Four intact bouquets of flowers have been discovered in a tunnel under the Temple of the Feathered Serpent in Teotihuacan, Mexico. They were found in excellent condition, preserved with the cotton ropes still tied around the stems. They have not been radiocarbon dated yet, but the timeline of the tunnel’s use and other objects found near the flowers indicate they were deposited in the 1st or 2nd century A.D.
This the first time botanical materials have been found in such an exceptional state of preservation. In addition to the flowers, archaeologists also found maize seeds, beans, chilies, pumpkin seeds and prickly pear seeds. A leaf has been carefully recovered from one of the bouquets and will be studied to identify the plants used.
The ancient tunnel under the Temple of the Feathered Serpent was first discovered in 2003 when torrential rains opened a sinkhole in front of the temple. The hole led to an underground passage 338 feet long opening into three chambers that had been deliberately filled with soil and rocks and sealed 1,700-1,800 years ago. Archaeologists believe the tunnel symbolized the underworld and the discovery that the ceiling was impregnated with pyrite (to represent the sun/stars) and the ground was covered in large quantities of mercury to simulate water confirmed the cosmological interpretation of the space.
In 2009, a ground penetrating radar survey mapped out of the length of the tunnel and its attached chambers. Archaeological excavations followed beginning in 2010. An astonishing array of more than 120,000 artifacts and organic remains have been discovered in the tunnel in the 12 years since the Tlalocan Project began. These offerings were immensely valuable, including imports like jade, amber, rubber, cacao beans, the skins and bones of animals not native to the area like wolves and pumas which came from as far away as Guatemala. The flowers are the climactic final discovery marking the end of the project’s exploration stage.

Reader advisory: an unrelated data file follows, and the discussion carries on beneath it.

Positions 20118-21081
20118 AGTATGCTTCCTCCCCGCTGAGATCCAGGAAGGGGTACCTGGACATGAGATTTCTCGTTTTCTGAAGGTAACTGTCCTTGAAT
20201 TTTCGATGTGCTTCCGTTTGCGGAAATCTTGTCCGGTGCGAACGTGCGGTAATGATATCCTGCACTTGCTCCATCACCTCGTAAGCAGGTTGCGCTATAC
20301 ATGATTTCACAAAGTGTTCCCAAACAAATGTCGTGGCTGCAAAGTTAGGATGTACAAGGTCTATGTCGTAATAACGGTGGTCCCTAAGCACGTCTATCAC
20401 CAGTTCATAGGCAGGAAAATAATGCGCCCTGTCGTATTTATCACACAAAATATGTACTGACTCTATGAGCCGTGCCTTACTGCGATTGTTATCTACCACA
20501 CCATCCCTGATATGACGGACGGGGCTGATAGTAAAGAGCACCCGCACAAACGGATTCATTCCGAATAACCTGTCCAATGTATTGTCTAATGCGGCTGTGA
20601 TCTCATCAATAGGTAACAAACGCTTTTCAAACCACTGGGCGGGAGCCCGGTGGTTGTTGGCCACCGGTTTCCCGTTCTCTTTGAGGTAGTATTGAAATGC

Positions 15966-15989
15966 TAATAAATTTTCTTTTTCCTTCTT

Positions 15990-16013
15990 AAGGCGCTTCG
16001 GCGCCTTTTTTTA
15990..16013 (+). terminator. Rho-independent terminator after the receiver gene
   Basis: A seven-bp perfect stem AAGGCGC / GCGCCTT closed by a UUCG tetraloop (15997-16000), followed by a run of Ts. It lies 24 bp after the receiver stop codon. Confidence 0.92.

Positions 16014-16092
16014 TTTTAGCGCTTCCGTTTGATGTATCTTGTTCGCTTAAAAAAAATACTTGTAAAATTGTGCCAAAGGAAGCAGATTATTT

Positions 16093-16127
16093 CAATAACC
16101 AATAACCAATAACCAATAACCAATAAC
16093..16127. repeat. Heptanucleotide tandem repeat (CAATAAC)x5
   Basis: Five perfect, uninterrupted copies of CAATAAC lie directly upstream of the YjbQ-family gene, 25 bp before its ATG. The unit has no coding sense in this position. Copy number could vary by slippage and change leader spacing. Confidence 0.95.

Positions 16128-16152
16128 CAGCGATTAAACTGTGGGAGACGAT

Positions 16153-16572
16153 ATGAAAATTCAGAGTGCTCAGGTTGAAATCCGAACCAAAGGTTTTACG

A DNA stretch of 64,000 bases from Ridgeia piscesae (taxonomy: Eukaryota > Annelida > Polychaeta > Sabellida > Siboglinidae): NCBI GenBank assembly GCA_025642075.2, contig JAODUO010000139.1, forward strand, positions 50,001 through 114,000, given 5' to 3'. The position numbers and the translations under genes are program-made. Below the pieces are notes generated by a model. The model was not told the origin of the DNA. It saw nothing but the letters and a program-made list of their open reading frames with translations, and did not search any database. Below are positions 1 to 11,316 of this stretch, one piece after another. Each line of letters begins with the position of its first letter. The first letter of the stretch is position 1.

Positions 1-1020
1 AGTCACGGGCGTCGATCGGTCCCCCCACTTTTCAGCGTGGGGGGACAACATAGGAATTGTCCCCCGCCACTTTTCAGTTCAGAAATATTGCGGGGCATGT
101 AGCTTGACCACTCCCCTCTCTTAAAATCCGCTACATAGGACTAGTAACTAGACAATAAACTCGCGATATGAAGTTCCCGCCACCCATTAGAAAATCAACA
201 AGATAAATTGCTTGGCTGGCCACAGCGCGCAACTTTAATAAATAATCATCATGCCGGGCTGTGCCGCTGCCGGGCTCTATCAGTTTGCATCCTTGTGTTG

They were discovered past what was previously believed to be the end of the tunnel. When the team reached the edge, they found that it continued for another 16 feet down a steep descent. In the same area, archaeologists also found pounds of charcoal and charred seeds and fruits from a burnt offering ritual, and a sculpture with unusual characteristics that may been an incense burner.
The flowers are being cleaned and conserved inside the tunnel to keep them in the humid, cool environment that has preserved them so well for 2,000 years. This is solution is both budget and conservation friendly, as it does not require the creation of a highly controlled environment in a laboratory to prevent rapid deterioration of the organic materials. This is acutely necessary right now as Mexico has had to temporarily close archaeological zones and rebury excavated sites due to lack of resources in the wake of the pandemic.
Now that the excavation phase of the tunnel is over, the project’s focus will shift to studying and cataloguing the masses of objects and remains found there.